Normally shaatnez issues come up with suits and certain other types of garments. Certain third-world countries tend to use linen (e.g. in the filler material) more than others. This is quite complicated and not my area. Try to find information online and ask your rabbi.

Tzitzit touching the floor

It’s considered disrespectful to let your tzitzit drag on the floor. But there’s a difference between someone who sits, sees his tzitzit are on the floor and is too lazy to do anything, compared to someone whose tzitzit inadvertently touch the floor for a moment while putting it on, kissing the Torah, etc.

Size 60 tallit

I told Jason a size 60 should work well for him. It’s considered a medium size tallit and will hang down in back to mid-thigh on him. A size 70 might be a tad too long on him, which would mean more work during tefillah to keep it rested in place on his houlders.
Also sometimes someone wants one tallit for weekday use and another tallit for Shabbat. In that case he may want a manageable size for weekdays and a longer tallit for Shabbat. But again, I think a size 60 is definitely a good place for you to start.
Sometimes a kohen will go one size up to make Birkat Kohanim easier, but that doesn’t make much sense to me if you don’t live in Israel, where the custom is to do it every day.

Kissing the Sefer Torah

Some people kiss their hand and then touch the Torah, others will touch it with their tzitzit, and some actually bend down and kiss the Torah with their lips. In terms of halacha, what you need to know is that we never touch the klaf, the leather parchment, of the Sefer Torah. When you have an aliyah the baal koreh shows you where he’s going to start reading, and since he is reading for you, you need to know. So you touch the spot to make sure you know the place. And since you can’t touch it with your hand, you use the tzitzit (or the Torah band during Minchah).

Tallit cleaning

My Shabbat tallit needs cleaning about once in 2-3 years. Last time I had it dry cleaned I was very pleased with the outcome. Some people have greasy hair that darkens the underside of the tallit on the top and some people sit at Kiddushim in their tallit and then it’s just a matter of time before a greasy piece of kugel, or worse, falls on their tallit.
If you go to a local dry cleaner, you need to explain to them that the tzitzit can easily get tangled up and ruined. Here in Israel they know how to deal with a tallit. If possible, you might want to try to have it dry cleaned when you happen to be in a religious area in a major city or Israel.
May 152015
 

In frum circles, until five or ten years ago, I’d say at least 90% of all men brought their tallit and tefillin to weekday Shacharit in a regular zippered tallit and tefillin bag cover made of nylon. The idea is that you need something to protect and show off your fine velvet tallit and tefillin bags, and carry them under your arm.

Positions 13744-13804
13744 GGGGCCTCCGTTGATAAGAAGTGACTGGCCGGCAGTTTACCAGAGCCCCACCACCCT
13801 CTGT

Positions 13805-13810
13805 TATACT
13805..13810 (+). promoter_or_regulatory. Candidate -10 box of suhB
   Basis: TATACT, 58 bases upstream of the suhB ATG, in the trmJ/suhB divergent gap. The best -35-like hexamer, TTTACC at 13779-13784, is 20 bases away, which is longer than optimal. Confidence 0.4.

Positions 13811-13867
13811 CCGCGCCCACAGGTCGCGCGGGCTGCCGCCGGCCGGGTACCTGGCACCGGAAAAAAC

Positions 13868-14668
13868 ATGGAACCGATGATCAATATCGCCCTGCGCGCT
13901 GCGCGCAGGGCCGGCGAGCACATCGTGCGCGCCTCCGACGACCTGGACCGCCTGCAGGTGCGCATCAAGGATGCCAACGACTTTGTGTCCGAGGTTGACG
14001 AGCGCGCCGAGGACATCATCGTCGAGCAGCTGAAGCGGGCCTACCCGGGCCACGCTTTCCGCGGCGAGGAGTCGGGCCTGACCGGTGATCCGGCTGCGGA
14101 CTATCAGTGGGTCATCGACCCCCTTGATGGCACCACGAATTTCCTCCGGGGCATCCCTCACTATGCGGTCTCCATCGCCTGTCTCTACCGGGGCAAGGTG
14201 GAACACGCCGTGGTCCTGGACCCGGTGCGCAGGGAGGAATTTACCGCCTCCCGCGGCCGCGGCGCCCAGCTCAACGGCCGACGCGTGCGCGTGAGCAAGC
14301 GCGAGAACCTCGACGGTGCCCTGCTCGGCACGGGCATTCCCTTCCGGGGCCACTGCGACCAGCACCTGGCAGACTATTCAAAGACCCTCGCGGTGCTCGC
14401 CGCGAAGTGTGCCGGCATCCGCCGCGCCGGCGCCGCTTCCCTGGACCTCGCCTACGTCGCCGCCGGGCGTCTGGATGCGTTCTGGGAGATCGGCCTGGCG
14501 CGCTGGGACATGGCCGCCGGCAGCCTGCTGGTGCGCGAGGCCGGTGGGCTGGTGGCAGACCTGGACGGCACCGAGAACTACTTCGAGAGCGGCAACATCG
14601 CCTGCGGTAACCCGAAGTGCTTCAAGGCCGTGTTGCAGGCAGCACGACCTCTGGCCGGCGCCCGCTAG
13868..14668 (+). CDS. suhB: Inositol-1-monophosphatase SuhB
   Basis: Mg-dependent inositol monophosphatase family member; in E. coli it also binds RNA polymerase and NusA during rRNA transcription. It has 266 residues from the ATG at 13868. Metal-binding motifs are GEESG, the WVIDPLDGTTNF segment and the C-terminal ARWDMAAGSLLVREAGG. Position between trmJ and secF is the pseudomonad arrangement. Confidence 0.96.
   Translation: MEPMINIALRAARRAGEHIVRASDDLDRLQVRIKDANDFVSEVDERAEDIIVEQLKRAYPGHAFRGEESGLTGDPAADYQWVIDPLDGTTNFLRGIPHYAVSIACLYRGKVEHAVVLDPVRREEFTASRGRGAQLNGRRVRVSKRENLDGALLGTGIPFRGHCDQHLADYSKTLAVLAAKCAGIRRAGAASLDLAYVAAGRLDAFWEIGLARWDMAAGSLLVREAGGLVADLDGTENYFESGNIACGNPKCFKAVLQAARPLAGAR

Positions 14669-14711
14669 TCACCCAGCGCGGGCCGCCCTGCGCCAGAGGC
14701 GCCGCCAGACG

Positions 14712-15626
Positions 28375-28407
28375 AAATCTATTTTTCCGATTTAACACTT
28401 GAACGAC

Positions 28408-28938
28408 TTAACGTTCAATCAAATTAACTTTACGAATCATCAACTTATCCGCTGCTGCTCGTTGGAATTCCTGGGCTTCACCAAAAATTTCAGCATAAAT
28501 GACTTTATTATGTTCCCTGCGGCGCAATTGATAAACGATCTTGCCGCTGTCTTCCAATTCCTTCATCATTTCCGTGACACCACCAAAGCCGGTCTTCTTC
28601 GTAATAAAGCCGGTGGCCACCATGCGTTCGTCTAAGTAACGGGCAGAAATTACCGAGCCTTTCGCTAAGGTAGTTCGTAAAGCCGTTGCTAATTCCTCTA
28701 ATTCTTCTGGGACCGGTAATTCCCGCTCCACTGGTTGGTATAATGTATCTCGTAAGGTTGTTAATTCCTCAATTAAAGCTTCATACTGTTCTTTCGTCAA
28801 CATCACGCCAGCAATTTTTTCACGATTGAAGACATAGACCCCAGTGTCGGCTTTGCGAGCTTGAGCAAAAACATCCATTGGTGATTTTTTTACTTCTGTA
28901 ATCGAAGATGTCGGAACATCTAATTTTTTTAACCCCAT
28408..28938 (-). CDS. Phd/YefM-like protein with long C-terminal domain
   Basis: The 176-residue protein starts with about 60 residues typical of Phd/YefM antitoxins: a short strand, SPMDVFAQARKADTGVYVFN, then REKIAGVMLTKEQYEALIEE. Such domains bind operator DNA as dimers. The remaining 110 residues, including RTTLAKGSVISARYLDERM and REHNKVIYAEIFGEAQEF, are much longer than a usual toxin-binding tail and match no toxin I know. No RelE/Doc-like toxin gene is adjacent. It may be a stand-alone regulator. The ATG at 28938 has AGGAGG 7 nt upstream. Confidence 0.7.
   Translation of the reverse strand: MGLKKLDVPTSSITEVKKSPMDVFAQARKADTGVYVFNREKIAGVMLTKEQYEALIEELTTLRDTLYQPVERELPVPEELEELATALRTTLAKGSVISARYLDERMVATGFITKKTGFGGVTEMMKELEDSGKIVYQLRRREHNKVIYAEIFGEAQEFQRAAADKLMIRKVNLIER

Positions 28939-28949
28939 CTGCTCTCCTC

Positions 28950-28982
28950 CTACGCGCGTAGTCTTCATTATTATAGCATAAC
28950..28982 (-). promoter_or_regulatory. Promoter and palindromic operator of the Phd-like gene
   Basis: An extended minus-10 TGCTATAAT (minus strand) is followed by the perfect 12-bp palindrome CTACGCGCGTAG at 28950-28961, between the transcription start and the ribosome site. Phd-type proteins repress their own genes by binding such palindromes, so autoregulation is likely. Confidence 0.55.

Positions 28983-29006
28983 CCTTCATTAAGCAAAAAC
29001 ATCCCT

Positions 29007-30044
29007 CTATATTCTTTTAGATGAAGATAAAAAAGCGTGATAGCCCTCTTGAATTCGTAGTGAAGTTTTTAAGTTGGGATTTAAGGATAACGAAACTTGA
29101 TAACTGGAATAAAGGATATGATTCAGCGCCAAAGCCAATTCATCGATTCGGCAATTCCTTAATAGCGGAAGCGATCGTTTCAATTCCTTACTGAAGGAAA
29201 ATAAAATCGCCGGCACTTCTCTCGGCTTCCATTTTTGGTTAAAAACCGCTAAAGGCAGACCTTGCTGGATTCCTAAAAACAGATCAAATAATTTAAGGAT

Cheap nylon covers will fall apart after just a few months, whereas quality covers last significantly longer.

At one point mine fell apart and I decided I wasn’t go to buy a new one. I had an unimpressive velvet bag set, priced at around $15, so I didn’t see a need to provide protection, and I felt the plastic detracts aesthetically. I realized that my tallit bag was roomy enough to put the tefillin in, without a tefillin bag at all. (According to halacha, you have to be careful not to grasp your tefillin before your tallit, so I would put the tefillin inside the folded tallit with the fold right next to the zipper, making it impossible to get to the tefillin before removing the tallit.)

My next tallit and tefillin bag set is going to be more expensive, because, well, you get what you pay for. Almost invariably the materials and workmanship on a $30 or $40 set are much higher caliber than with a standard $15 or $20 set (although in some cases you may be paying for for elaborate embroidery design with inferior materials).

Also, attractive tallit and tefillin bag sets lend honor to the mitzvahs of tallis and tefillin, so I’m willing to pay an extra $10 or $20 to honor these cherished mitzvahs.

Tallit and tefillin bag cover with strap

In the last decade someone realized that it’s too much work to carry the nylon bag with tallit and tefillin inside without a carrying handle. So he invented a hybrid bag with a big nylon “window” in front to show off the embroidery. These quickly became popular and today I would say they are essential for just about every bar mitzvah boy. My sons like them not just because the carrying handle and shoulder strap make life much easier, but also because they like all the pockets to stash things in. If you buy one for your son, it’s a good time to teach him the enormous importance of learning to turn off the ringer on his cellphone (if he has one) before going into shul or yeshiva. These bags come in three sizes: small for just tefillin, medium for tallit and tefillin and large for those who have two sets of tefillin (Rashi and Rabbeinu Tam).

I have seen that some tallit shops in Jerusalem are starting to introduce the idea of a regular bag with no “window,” and I predict this will eventually gain some popularity.

Tefillin carriers

Another option is Tfidanit tefillin carrier. These are very popular among soldiers and commuters who need sturdy, dependable protection for their tefillin. It also has a tefillin bag cover that wraps around the tefillin carrier, and can be attached for single men who don’t wear a tallit. If you are travelling and need real protection for your tefillin, but cannot afford the Tfidanit, you should be able to find a very strong square tupperware piece that can do the job. But be aware that once used for tefillin you cannot later convert it for use for any mundane purpose (unless you stipulate a t’nai) before you start using it for tefillin.